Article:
Financial support

This research is supported by NIMH grants R01 MH069942 (Daniel N. Klein) and NIMH grant R01 MH097767 (Brady D. Nelson)

Conflict of interest

We have no conflicts of interest to disclose.

Ethical standards

The authors assert that all procedures contributing to this work comply with the ethical standards of the relevant national and institutional committees on human experimentation and with the Helsinki Declaration of 1975, as revised in 2008

Appendix

Table A1. Pandemic experiences composites

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Figure 0

Fig. 1. Past 7-day averages of new COVID-19 cases in New York State between March 3rd, 2020 and May 31st, 2020 (left y-axis, black line), and number of participants who completed the COVID-19 assessment (right y-axis, gray bars). The shaded region shows the dates (April 27th, 2020 and May 15th, 2020) during which participants completed the COVID-19 assessment. All COVID-19 statistics were obtained daily from the Centers for Disease Control and Prevention COVID-19 Data Tracker (https://covid.cdc.gov/covid-data-tracker/#trends_dailytrends).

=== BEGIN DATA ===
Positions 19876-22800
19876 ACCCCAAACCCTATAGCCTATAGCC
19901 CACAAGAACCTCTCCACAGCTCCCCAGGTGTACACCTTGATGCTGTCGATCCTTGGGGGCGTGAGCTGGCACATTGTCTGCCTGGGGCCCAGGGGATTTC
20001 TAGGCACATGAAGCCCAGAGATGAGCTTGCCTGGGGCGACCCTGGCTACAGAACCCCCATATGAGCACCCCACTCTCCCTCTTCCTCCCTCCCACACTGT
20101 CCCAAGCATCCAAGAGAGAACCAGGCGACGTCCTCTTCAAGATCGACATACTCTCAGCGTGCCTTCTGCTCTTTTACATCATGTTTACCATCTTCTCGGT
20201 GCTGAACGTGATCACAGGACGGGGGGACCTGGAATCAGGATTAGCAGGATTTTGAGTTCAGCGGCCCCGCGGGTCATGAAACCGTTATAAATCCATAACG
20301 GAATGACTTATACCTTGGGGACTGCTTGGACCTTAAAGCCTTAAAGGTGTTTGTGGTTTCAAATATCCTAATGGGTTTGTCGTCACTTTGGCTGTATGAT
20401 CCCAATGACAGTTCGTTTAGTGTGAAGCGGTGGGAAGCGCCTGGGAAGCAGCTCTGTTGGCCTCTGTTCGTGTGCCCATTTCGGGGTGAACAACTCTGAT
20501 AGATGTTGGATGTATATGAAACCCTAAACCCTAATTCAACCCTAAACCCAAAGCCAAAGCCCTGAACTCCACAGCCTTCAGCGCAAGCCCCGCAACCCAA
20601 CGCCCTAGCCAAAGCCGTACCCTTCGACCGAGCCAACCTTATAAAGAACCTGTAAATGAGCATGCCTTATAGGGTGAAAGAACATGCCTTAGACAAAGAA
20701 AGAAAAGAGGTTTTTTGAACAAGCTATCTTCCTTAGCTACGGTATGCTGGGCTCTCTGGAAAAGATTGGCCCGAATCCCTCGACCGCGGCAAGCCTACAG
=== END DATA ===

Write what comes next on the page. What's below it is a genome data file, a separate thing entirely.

Figure 1

Table 1. Depression and anxiety symptoms before and during the COVID-19 pandemic

Figure 2

Fig. 2. Percentage of participants with CDI or SCARED symptoms in the clinical range (T⩾65). CDI = Children's Depression Inventory; SCARED = Screen for Child Anxiety Related Disorders.

Figure 3

Table 2. Partial correlations between COVID-19 experiences and change in depression and anxiety symptoms

Figure 4

Table 3. Coefficients for independent relationship between COVID-19 experiences and change in depression and anxiety symptoms